The State of New Mexico is considering a new rule that would require EV chargers to be installed in new construction.
Policymakers in New Mexico are considering a change to the state code, which would require EV infrastructure in new construction. The current draft amendment would require developers to set aside between 1 and 20 percent of parking for EV charging. The ratio is dependent on the project type. Similar legislation the state is considering mirrors an approach Maryland legislators debated during the 2023 legislative session, which would require infrastructure that would support the later instillation of EV chargers. As the pace toward electrification quickens, policy solutions like this leave open several interesting questions.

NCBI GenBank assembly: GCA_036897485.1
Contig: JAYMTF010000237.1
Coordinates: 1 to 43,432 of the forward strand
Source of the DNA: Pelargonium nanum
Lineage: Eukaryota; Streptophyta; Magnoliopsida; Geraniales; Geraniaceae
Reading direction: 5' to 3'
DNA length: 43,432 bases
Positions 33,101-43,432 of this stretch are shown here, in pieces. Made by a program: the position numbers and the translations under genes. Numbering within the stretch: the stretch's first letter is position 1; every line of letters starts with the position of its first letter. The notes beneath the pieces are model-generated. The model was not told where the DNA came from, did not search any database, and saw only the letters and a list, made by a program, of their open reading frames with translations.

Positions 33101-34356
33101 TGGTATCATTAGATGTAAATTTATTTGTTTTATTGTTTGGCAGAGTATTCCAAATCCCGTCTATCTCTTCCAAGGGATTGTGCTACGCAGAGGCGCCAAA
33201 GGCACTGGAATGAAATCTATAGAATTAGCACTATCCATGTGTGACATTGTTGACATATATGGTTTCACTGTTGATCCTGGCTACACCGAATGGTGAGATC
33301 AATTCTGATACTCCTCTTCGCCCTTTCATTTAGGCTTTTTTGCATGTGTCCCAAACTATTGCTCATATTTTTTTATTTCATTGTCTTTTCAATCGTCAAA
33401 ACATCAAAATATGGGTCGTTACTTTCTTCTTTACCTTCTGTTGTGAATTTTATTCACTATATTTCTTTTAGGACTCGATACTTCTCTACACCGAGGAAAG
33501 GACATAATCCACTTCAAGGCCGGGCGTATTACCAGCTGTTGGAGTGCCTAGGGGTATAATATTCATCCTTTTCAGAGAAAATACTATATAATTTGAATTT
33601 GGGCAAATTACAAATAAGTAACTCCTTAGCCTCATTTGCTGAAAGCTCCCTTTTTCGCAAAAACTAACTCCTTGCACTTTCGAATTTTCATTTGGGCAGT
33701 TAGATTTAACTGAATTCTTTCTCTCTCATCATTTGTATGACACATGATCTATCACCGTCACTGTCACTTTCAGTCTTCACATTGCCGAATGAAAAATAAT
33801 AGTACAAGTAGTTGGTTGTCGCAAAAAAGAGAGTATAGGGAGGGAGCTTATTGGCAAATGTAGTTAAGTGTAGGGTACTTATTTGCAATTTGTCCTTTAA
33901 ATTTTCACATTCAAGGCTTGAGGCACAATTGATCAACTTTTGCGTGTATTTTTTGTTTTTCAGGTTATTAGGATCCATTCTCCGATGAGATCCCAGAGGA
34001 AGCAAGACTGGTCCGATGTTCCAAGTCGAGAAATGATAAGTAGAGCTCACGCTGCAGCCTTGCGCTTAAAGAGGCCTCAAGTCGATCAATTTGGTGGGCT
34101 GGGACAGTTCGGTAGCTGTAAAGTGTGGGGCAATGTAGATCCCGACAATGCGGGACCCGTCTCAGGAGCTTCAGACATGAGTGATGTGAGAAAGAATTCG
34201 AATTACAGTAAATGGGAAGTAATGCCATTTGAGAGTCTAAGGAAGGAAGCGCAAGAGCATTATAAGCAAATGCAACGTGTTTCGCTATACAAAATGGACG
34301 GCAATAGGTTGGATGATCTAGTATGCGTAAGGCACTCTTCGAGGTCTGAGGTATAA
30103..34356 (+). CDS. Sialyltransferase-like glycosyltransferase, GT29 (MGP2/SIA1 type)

Major Policy Questions
One of the biggest questions around EVs and the expansion of EV infrastructure is how to continue rolling out this technology while also responding to the inherent safety risks. Battery fires are known to be scales of magnitude more destructive than internal combustion engine (ICE) fires. Often, developers are placing rows of EV charges next to each other, concentrating multiple potentially hazardous fire risks. As more Americans adopt EVs, policymakers at all levels need to be more cognizant of worst-case scenario risks, and be more proactive about adopting mitigation measures at the front end of the rollout.
Cost of Development
It is no secret that there is a national housing crisis. For a myriad of reasons, housing development has been unable to keep pace with the demand. There is validity in asking if now is the right time to require additional costs for the development of new housing stock. Multiple things can be true at once: we need more EVs to fight climate change, and we also need more housing for our citizens. While it may not be entirely clear on there surface, this policy somewhat pits two equally true and pressing priorities against one another.